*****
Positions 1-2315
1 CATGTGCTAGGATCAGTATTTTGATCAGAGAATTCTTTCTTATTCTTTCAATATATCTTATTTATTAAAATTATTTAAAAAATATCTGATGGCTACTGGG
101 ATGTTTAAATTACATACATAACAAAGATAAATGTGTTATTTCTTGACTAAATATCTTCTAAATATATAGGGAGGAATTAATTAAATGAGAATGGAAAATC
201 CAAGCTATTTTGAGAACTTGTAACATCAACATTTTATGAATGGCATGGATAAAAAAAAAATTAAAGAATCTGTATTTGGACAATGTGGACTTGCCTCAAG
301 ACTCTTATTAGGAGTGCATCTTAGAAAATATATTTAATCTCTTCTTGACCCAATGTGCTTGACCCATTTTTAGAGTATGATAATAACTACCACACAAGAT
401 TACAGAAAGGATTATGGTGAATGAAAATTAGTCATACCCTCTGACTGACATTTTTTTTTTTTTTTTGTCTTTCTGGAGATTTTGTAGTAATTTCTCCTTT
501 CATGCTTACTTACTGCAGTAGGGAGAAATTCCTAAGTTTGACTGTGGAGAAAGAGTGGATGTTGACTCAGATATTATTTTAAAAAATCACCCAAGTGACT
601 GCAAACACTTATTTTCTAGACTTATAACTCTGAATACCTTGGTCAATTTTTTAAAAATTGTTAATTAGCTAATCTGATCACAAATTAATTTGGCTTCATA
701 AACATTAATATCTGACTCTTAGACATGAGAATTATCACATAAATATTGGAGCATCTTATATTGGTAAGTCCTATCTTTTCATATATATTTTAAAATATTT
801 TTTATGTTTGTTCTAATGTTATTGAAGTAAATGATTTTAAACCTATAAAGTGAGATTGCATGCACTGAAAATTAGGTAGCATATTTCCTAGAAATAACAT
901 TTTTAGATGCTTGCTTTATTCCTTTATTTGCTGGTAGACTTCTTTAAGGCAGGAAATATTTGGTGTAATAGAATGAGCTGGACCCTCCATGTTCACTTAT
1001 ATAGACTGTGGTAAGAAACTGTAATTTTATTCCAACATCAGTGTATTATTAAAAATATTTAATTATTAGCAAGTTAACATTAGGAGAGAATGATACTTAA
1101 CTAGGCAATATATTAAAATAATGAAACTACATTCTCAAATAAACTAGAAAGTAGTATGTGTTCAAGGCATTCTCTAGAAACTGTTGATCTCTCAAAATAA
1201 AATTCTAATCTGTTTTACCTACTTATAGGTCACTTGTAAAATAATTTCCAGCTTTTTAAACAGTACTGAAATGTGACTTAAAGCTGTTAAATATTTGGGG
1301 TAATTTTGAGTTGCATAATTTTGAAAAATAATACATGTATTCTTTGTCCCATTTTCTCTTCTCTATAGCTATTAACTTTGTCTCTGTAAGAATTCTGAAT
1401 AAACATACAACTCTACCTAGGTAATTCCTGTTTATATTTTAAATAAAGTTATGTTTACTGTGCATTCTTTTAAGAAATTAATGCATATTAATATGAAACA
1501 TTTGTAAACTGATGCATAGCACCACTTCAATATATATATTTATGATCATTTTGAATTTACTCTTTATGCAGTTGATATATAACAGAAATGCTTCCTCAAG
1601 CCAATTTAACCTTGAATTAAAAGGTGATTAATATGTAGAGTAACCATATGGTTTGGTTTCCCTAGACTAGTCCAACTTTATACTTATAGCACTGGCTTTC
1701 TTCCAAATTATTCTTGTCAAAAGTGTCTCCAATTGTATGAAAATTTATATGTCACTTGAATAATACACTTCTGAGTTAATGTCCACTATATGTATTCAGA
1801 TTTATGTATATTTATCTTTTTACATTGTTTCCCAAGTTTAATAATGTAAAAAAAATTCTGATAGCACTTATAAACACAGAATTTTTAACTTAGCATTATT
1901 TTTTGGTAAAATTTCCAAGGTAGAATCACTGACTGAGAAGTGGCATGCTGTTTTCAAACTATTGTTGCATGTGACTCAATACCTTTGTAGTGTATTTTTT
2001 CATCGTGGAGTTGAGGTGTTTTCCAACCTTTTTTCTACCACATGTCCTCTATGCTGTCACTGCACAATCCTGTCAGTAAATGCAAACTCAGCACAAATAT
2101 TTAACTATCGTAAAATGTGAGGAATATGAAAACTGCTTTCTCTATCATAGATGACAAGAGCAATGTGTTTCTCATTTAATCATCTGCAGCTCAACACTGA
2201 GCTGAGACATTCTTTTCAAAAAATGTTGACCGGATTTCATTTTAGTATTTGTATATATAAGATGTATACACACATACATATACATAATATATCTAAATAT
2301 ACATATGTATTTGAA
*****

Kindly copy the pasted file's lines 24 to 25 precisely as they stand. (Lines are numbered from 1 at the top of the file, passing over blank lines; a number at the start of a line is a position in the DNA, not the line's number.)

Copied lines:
2201 GCTGAGACATTCTTTTCAAAAAATGTTGACCGGATTTCATTTTAGTATTTGTATATATAAGATGTATACACACATACATATACATAATATATCTAAATAT
2301 ACATATGTATTTGAA